For many drivers who use their vehicle to earn their living, leasing is a very practical way of getting on the road. With a lease, you can make affordable payments in instalments, a little bit like paying off a loan. The major difference with a lease, as opposed to a loan, is that you will not own the van you are driving. The finance company – or lessor – will actually own your van. When you sign up for a lease deal, the lessor will pay the seller for it in full and be its legal owner. You will simply be the van’s registered keeper with the DVLA. However, with a lease, you can drive the van and use it for whatever commercial purpose you want to put it to.
Some leases, especially those which are marketed as personal contract hire (PCH) agreements, will require an initial deposit but some will not. Typically, leases run over three, five or seven years but you can find other options on offer, too. At the end of a lease, the vehicle must be returned to the lessor and they will then inspect it to make sure that it is in a good working state. Some lessors issue penalties for things like bodywork damage and so on, so you should factor this in. Nevertheless, leases are popular among owner drivers who want to know exactly how much they’ll need to budget for each month to keep their business going. In some cases, leasing companies will offer the van for sale to the person who was leasing it from them when the lease term ends. This can be attractive but lessors are under no obligation to operate this way.
Hire purchase is used for all sorts of things, not just commercial vehicles. Often referred to simply as HP, a hire purchase deal will be on offer from van dealers. In other words, it is not the sort of thing you will be able to obtain from a private seller. With any HP arrangement, you will have to pay a deposit upfront for the van you want to buy. How much this initial payment will be will depend on the offer being made but, generally speaking, HP arrangements tend to require a larger sum to be paid upfront than leases.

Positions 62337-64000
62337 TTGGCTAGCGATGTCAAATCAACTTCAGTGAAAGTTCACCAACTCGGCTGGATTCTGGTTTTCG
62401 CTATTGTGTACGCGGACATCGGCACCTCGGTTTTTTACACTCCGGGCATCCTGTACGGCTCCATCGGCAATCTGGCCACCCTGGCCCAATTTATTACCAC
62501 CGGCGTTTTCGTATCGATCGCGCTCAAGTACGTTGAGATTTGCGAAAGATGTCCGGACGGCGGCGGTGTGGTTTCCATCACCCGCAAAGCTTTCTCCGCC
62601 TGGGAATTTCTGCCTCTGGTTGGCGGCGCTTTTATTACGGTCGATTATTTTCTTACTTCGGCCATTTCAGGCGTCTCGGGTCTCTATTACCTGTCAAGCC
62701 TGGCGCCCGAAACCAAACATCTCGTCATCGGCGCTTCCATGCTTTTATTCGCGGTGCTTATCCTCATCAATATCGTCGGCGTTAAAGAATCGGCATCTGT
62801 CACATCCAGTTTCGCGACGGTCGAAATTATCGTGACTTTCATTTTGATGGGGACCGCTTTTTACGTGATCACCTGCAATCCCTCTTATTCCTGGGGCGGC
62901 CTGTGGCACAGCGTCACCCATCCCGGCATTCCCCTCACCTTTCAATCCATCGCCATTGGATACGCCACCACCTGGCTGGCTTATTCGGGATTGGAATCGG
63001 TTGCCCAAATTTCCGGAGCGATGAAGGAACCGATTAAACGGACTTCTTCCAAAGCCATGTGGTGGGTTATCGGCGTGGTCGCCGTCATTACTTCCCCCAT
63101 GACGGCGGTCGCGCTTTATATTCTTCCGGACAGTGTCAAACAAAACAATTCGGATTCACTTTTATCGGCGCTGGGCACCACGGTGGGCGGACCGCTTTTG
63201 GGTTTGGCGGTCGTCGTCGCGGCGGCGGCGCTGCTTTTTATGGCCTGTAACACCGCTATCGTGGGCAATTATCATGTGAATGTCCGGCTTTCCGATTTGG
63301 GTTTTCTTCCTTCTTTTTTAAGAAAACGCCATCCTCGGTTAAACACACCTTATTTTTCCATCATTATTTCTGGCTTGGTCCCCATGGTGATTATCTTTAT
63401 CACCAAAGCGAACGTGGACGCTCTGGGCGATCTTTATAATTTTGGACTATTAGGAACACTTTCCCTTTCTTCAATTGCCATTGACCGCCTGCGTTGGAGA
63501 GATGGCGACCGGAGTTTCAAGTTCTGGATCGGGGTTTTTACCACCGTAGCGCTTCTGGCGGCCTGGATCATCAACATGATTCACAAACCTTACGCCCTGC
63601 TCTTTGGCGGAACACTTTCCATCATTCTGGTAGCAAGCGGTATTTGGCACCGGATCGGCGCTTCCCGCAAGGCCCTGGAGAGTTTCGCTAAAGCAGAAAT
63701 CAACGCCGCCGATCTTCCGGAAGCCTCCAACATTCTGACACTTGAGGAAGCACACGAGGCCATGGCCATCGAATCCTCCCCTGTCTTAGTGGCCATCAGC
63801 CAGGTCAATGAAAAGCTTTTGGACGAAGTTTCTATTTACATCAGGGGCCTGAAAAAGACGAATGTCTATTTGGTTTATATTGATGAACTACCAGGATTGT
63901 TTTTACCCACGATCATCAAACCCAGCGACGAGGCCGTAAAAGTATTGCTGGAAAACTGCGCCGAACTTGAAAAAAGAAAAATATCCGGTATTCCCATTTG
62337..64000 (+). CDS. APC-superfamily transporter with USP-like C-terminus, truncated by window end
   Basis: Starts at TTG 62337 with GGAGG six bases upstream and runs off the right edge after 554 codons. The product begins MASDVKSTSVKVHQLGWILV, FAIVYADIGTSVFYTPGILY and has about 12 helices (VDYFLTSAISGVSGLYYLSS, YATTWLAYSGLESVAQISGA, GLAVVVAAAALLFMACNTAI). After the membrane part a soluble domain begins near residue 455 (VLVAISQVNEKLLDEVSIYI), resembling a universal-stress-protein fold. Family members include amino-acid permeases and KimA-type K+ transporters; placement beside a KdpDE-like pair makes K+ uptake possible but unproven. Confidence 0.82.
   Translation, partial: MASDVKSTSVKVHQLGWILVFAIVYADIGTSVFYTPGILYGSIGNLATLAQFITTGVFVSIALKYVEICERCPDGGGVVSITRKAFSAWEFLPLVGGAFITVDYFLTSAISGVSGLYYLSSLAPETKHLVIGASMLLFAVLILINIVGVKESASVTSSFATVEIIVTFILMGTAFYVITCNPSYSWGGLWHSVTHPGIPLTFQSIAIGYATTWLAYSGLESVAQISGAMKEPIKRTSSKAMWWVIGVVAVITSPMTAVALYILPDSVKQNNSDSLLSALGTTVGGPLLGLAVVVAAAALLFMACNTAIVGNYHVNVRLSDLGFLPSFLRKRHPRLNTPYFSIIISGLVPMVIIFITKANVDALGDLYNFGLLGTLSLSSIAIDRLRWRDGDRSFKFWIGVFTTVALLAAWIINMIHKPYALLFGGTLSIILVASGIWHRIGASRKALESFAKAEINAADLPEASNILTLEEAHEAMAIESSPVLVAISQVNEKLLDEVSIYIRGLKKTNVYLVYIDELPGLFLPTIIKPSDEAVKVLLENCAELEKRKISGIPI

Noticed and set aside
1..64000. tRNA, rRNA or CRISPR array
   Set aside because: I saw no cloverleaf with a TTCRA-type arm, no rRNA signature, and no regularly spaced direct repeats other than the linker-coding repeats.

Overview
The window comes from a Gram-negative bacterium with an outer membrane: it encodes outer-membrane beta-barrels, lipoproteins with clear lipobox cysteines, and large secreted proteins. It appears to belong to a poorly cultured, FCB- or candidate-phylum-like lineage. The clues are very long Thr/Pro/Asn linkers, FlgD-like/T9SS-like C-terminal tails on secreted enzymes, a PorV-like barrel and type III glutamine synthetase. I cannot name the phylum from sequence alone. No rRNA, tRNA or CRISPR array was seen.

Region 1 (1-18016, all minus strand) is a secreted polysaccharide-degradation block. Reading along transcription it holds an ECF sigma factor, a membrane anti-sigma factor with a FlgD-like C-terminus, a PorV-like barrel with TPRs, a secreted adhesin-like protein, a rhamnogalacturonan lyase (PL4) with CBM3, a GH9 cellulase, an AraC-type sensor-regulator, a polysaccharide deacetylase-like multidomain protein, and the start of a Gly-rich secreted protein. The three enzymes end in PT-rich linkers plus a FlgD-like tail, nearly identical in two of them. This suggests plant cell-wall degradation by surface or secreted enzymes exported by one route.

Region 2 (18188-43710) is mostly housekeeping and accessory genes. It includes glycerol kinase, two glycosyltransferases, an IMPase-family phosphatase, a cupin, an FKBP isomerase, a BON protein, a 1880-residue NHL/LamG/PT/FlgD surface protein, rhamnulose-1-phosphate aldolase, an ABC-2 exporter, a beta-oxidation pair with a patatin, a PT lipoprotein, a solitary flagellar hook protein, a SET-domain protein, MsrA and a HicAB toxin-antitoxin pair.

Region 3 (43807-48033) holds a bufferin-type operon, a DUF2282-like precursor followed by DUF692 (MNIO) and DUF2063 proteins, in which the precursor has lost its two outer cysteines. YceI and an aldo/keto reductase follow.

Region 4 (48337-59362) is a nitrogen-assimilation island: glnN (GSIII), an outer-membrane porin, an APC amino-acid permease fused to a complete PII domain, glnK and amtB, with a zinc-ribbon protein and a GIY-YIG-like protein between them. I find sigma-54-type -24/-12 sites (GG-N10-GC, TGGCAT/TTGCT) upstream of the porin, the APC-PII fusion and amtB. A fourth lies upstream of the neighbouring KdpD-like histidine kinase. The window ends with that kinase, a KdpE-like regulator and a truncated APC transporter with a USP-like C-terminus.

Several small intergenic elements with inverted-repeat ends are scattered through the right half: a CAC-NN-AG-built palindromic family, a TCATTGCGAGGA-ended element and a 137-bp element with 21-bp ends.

The next part of an HP deal will mean paying off the remaining sum for the van over the course of an agreed term. Usually, the balance is paid off in equal monthly instalments. There will be interest charges that apply to the sum you are paying off, of course. These can change if the Bank of England alters its base rate, however. With many HP deals, when you have paid off all of the monthly instalments, there is a further ‘option to purchase’ fee that will be levied. Make sure you know how much this will be before opting for an HP deal. Once this has been paid, the van will be yours and the financial agreement will be at an end. You can then sell the van or continue to drive it as you see fit.
Personal Contract Purchase
Personal Contract Purchase (PCP) finance is becoming increasingly popular in the UK. Many motorists now finance their family cars with PCP but the system works just as well for self-drivers of commercial vehicles. Like a lease, taking out a PCP will mean that you do not become the legal owner of the van – the financing company will have title to it. That said, the idea is that the majority of people who take up a PCP will end up owning their vehicle at the end of the arrangement. Drivers are responsible for fuel, replacing tyres and other things that might wear out, such as wiper blades under a PCP.
Please note that with this sort of financing agreement, you will have to pay an initial deposit. This will then be followed by a series of monthly instalments, much like a hire purchase. However, the big difference with a PCP is that these monthly payments are likely to be much lower, helping drivers who want to keep their overheads low while they use their van to earn a living. The idea is that you will only be paying for how much the van is dropping in value as it is driven around. For this reason, PCPs usually have an agreed amount of mileage you can drive before penalties kick in. At the end of the agreement, a significant amount will need to be paid for you to take ownership of the van. This should reflect its current market value at that point. Interestingly, drivers can either choose to pay that final amount to take ownership of the van or just hand it back.